DENVER - Almost 300 foes of a proposed 250-mile private toll road in eastern Colorado essentially killed the plan Tuesday without saying a word. During a Senate committee meeting on Senate Bill 230 — which would take the power of condemnation from the Front Range Toll Road Co.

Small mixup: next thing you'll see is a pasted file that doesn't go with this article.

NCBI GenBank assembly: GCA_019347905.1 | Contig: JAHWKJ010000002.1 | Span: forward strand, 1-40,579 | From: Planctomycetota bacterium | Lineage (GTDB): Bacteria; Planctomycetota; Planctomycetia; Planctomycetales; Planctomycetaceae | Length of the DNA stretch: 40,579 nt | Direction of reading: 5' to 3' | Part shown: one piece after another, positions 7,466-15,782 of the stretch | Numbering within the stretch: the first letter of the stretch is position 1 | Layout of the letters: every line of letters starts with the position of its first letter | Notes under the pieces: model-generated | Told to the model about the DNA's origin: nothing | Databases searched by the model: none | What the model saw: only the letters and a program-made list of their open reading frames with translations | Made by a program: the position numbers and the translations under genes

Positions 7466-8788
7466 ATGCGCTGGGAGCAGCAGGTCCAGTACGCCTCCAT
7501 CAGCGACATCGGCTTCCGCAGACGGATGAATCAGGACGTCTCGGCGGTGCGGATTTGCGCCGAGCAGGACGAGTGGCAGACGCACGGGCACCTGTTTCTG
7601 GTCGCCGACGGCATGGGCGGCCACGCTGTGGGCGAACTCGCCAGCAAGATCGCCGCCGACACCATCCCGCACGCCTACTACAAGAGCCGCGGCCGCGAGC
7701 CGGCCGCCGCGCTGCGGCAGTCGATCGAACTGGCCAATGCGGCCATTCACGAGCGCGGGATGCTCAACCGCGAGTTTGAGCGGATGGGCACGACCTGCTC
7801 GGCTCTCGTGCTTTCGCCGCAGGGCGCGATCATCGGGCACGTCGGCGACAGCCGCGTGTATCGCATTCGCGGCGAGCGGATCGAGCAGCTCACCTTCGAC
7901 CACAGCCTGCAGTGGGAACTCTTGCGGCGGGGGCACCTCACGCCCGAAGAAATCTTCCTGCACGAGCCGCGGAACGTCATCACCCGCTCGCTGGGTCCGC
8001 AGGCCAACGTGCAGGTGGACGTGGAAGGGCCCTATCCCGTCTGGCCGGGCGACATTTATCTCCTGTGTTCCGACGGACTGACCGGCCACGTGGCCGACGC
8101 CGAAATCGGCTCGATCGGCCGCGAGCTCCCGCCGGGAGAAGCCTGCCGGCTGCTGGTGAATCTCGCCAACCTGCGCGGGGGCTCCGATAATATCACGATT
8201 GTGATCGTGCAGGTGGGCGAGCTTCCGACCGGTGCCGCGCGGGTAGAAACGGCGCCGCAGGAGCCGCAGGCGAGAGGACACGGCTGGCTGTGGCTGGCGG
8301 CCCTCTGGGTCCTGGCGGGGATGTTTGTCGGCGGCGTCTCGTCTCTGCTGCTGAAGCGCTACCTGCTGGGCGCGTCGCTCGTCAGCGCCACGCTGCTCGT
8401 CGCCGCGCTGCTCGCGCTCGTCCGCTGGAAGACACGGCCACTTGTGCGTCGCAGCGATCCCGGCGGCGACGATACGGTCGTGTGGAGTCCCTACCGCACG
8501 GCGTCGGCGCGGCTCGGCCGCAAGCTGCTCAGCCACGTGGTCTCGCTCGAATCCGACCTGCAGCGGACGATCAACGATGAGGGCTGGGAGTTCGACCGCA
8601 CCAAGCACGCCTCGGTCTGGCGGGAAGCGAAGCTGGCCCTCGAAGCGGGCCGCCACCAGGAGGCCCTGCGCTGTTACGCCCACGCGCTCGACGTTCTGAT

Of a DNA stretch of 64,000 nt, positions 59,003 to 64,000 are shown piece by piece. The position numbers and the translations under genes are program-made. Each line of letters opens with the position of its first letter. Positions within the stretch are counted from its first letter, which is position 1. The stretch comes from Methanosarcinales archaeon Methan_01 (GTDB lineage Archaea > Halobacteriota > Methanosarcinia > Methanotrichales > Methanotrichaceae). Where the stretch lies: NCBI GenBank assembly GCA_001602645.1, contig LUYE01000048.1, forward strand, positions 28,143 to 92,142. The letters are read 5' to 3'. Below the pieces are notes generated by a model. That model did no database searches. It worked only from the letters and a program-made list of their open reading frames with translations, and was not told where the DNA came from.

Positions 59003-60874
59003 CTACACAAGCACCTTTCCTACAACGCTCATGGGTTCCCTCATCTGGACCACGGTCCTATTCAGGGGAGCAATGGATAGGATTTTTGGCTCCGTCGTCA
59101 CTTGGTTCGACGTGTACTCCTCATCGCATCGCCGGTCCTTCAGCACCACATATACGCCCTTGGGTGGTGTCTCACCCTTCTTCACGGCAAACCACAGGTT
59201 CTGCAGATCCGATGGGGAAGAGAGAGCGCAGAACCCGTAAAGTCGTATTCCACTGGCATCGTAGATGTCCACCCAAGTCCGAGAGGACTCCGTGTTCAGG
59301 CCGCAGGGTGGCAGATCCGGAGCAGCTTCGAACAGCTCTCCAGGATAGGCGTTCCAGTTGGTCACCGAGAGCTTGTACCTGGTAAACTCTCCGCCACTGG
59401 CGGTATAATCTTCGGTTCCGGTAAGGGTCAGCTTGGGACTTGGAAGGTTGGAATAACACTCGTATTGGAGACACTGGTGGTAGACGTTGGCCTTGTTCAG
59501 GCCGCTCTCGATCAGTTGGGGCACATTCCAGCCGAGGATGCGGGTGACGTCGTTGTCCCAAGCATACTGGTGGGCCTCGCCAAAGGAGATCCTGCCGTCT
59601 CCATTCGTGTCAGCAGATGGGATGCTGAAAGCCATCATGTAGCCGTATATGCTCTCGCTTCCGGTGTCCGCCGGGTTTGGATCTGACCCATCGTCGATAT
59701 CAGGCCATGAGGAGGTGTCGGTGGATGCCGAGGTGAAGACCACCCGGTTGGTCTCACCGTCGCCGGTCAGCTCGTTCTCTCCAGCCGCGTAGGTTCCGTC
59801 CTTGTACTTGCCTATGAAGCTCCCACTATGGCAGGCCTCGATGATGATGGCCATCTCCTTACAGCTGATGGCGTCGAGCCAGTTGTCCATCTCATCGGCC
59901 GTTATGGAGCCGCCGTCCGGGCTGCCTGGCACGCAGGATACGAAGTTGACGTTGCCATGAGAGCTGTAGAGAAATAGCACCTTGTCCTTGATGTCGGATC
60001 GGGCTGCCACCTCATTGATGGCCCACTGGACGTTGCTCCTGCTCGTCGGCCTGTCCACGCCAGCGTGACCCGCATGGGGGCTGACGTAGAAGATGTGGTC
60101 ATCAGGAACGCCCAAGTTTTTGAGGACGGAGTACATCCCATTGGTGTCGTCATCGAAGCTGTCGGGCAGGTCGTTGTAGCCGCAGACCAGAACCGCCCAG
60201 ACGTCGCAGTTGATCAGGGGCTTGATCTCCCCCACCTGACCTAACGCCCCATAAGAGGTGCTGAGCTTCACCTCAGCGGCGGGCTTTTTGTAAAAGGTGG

and other would-be private toll road developers — lawmakers asked those who supported the bill to stand. Senate aides counted 275 people standing up for the bill and one person on his feet in opposition. Lawmakers didn’t take public testimony. Members of the Senate Transportation Committee then voted 6-1 to approve the bill, which goes to the full Senate for debate. “We just wanted the bill to pass, and we got it,” said Bob Lehman, who traveled to the Capitol from Calhan. “We didn’t want to hold them up.” The Lehmans live within the 12-mile-wide swath of a proposed private toll road that would run from Fort Collins to Pueblo, miles to the east of the major cities along the route. Opponents of the plan chartered five buses to take people to Denver to show their support for SB230. It was the second time toll road foes have descended upon the Statehouse this year. In March, an estimated 800 people went to lobby legislators to defeat House Bill 1030, which tinkered with the 1880s law that authorizes private toll roads in Colorado. Defeating that bill, however, left the door open for the project to move forward. SB230 by Sen. Tom Wiens, R-Castle Rock, would finish the job. “One of the most troubling aspects of the current law . . . is the whole issue of condemnation of private property,” he said. “We still have a cloud over the homes and businesses of many Coloradans.” By taking the power of condemnation, the bill would remove the primary tool that would have been used by developers to build the road. Officials from the toll road company released a prepared statement before the committee meeting. “The company directors understand there are public concerns about eminent domain and its proper use,” the statement reads. “It is a tool of last resort that requires responsibility and proper oversight to protect landowners and company rights. However, we have legal reservations with SB230 as written and would oppose its passage without amendments.” No amendments were added. Some committee members were critical of the odd manner used to gauge public support for SB230. “I’m troubled because I think there is some information that should have been read into the record,” said Sen. Nancy Spence, R-Centennial, the only lawmaker to vote against SB230. But committee Chairwoman Stephanie Takis, D-Denver, said her unusual move was fair and meant to save time. “I can only see one way to say ‘yes’ or ‘no,’” she said. “I’m sorry if you don’t agree with my ruling. That should show on the record that this group is definitely in support of this bill.” CONTACT THE WRITER: 1-303-837-0613 or email@example.com